People who work in themed entertainment and “immersive theater” tend to be unable to accept that not everyone loves improv as much as they do, so I tend to be put in situations where I’m dragged screaming out of my comfort zone. The Star Wars hotel has me torn between my lifelong love of Star Wars and my intense anxiety at the thought of being trapped in a two-day-long non-stop immersive theater performance. With the Adventurer’s Club, a can’t-fail theme and setting that might as well have been designed specifically for me, still weren’t quite enough to compensate for being surrounded by people who at any moment could assault me with family-friendly “yes, and…”s.

Also, the drinks weren’t any good.

The Grand Fiesta Tour is a criminally underrated delight.

When the Mexico pavilion opened at Epcot, there was a boat ride called El Rio del Tiempo. It used a lot of the same tricks of other modestly-budgeted rides of the time, and it was perfectly pleasant even if you weren’t quite sure whether the market vendor scene was really racist but suspected that it probably was.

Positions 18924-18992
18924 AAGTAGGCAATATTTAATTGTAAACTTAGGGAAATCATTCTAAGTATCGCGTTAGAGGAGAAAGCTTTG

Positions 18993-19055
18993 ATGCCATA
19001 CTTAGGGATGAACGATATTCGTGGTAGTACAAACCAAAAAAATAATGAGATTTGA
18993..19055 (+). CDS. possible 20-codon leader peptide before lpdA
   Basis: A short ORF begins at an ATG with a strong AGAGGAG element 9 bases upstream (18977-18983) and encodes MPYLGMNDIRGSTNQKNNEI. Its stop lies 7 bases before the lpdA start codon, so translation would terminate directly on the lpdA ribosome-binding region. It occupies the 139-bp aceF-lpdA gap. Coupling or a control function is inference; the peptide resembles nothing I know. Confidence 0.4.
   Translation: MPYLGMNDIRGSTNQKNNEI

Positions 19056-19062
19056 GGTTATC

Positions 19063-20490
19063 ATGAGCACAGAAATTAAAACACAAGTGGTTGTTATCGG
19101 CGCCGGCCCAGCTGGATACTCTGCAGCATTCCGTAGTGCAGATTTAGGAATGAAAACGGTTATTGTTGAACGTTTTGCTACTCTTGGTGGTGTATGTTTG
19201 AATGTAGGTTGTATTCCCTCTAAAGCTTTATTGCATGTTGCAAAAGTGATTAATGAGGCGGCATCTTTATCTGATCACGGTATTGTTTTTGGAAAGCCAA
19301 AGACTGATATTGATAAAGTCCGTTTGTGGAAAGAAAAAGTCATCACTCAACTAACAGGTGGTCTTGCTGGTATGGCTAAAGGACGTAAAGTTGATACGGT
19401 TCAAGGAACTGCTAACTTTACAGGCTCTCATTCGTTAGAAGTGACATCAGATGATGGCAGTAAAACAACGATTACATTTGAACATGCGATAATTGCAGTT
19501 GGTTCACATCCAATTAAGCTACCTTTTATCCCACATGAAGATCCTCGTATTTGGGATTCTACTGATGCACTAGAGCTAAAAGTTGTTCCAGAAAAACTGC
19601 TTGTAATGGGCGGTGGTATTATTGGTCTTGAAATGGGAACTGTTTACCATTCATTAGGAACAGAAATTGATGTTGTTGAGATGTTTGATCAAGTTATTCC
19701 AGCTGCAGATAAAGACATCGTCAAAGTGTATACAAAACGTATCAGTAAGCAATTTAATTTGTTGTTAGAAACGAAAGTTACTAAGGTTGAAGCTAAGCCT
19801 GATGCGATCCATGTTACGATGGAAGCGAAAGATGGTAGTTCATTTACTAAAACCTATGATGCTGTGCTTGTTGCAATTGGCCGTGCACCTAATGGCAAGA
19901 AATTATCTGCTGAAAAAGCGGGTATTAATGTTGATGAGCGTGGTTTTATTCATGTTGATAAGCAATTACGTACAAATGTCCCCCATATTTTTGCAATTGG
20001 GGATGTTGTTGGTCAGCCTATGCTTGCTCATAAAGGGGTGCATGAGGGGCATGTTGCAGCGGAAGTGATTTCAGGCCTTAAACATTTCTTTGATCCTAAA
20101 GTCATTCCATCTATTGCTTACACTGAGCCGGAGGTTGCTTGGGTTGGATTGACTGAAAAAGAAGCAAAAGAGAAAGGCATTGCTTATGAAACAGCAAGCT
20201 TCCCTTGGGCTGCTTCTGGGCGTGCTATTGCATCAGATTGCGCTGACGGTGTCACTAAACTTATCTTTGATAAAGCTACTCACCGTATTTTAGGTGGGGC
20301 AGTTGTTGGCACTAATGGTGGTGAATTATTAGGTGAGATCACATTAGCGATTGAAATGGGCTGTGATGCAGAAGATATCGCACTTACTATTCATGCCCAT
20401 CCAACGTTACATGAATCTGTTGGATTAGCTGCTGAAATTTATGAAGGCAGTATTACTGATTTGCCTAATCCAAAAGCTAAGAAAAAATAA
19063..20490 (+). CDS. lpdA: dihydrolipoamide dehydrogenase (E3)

With the Grand Fiesta Tour overhaul, it was improved ten thousand times. It added characters and music from The Three Caballeros, which is a no-brainer, and updated all the gags to feature Donald Duck instead of real human Mexican actors and dancers. Somehow, that makes it both more contemporary and also timeless.

I haven’t actually ever heard complaints about replacing the original — which is surprising, since every time they replace an original ride, they get complaints, even with a ride that no one actually liked unironically, like Maelstrom. But there’s rarely a wait for it, and people for the most part call it “cute” instead of acknowledging that it’s a must-see at Epcot.